Each panel may be rated at 250 Watt, that does not mean it can run or provide the energy to run a 250 Watt load. PV module ratings are based on a standard (and very high) sunlight intensity, and a standard temperature. Conditions that are only found a few times a year at our latitude. Their 250 Watt rating is the power they can provide at a given instance, how much energy they produce will depend very much on the length of time that they provide power for, just like the energy used by our earlier light bulb depends on how long it is switched on for.
The size of the battery bank for an off-grid system also depends directly on the energy per average day that is needed. Typical battery bank sizing is to store 3 days worth of energy in the batteries (where after 3 days with nothing coming in they are down to 50% State-Of-Charge). Since much of the cost of an off-grid system is sunk into that battery bank, it is important to keep the energy use, in kWh’s, down to a reasonable number.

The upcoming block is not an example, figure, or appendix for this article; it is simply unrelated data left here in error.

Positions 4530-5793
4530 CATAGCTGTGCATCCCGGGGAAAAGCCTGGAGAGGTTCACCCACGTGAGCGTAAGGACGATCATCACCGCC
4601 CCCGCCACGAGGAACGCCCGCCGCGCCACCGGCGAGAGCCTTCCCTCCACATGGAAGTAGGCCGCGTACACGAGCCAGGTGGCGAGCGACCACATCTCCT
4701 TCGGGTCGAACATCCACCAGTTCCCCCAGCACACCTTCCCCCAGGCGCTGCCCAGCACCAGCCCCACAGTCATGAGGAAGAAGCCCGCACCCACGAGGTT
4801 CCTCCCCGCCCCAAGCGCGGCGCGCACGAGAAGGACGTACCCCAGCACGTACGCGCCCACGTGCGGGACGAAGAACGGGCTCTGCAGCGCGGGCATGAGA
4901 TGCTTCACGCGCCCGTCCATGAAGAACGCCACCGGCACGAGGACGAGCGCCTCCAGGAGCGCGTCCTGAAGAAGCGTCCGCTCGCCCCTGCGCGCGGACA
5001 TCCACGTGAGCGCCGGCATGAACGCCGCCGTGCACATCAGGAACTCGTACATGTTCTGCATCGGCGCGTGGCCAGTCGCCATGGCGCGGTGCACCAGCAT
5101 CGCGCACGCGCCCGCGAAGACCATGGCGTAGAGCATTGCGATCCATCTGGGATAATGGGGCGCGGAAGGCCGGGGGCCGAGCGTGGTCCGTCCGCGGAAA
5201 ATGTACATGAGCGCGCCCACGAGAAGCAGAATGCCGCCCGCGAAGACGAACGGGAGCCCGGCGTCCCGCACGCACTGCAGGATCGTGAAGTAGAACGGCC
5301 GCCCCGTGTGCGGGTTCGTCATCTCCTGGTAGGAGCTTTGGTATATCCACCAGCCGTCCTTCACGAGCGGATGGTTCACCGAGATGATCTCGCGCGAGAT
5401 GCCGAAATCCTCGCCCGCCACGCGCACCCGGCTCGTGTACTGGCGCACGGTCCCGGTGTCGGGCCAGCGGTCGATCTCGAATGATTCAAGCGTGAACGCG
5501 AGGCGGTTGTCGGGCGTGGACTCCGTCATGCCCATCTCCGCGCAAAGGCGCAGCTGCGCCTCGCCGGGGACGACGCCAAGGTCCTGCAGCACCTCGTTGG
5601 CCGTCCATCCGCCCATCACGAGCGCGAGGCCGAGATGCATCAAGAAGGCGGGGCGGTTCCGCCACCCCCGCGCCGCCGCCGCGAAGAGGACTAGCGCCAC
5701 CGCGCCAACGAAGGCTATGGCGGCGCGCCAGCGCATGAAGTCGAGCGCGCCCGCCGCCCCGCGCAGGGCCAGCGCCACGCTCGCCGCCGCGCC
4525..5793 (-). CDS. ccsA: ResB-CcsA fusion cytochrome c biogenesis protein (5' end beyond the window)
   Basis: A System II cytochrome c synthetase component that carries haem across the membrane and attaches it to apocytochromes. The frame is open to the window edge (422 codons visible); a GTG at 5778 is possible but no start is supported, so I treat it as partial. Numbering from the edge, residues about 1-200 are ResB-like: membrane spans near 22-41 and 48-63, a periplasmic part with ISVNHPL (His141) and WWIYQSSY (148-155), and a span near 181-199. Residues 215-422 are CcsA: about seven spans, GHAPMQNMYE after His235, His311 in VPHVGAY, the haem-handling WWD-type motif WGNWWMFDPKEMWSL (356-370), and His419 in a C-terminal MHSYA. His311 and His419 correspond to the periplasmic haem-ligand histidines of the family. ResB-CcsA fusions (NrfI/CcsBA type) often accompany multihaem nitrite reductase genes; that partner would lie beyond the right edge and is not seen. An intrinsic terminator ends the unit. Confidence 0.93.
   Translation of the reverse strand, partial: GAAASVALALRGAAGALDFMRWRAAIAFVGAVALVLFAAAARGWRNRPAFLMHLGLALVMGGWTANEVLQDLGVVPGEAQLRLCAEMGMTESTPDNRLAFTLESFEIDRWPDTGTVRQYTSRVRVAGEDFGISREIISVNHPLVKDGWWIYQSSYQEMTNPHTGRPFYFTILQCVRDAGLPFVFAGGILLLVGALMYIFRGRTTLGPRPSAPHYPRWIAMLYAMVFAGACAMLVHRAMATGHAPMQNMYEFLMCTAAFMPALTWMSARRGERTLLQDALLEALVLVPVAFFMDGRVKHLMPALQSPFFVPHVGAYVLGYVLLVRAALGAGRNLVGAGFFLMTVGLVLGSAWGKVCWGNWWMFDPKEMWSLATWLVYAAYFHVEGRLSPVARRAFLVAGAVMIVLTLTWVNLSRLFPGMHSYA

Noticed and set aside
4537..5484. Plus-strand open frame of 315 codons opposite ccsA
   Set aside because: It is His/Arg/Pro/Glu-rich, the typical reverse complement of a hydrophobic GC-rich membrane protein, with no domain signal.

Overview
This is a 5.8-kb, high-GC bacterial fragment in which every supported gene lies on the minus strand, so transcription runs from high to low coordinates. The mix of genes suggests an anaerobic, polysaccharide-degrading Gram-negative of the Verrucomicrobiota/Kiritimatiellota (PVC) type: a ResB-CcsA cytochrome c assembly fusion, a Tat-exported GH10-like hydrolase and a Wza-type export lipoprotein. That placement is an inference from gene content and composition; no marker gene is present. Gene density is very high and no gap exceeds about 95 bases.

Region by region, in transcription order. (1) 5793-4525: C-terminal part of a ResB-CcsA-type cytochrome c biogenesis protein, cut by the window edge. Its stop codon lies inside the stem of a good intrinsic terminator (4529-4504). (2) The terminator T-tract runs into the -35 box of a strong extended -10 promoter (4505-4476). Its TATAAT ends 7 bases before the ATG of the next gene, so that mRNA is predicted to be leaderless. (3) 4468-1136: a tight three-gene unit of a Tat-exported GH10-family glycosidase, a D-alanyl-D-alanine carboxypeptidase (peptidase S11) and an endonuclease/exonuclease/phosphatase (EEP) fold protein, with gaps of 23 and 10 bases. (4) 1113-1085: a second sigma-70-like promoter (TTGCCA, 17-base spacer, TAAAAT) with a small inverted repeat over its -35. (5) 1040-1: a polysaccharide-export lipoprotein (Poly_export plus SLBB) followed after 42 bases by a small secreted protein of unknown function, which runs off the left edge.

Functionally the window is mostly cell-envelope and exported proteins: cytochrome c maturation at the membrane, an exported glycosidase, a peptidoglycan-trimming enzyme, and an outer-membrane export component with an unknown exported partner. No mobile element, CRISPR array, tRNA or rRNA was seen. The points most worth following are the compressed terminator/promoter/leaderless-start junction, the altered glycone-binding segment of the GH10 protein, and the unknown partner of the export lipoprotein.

So how does power (in Watt or kiloWatt) matter for an off-grid system?
Remember that power is what is consumed at a given instant. The sum of all the appliances and loads that are switched on at any given instant determines power use. For example, if (worst case) that 1000 Watt microwave, 10 light bulbs of 10 Watt, a 350 Watt well-pump, 450 Watt fridge, and 100 Watt television are switched on concurrently, they will be using 1000 + 10 x 10 + 350 + 450 + 100 = 2,000 Watt in power at that instance, and 2,000 Watt is 2 kW. The inverter needs to be able to provide that power at that instance, so you will need at least a 2 kW inverter to run the system. That is how power matters, it determines the inverter size.
Hopefully this makes the difference between kilo-Watt and kilo-Watt-hour clear! And for all those electricians reading this; I expect you to never again say “kilo-Watts” when you should have used “kilo-Watt-hours”. They are very different things!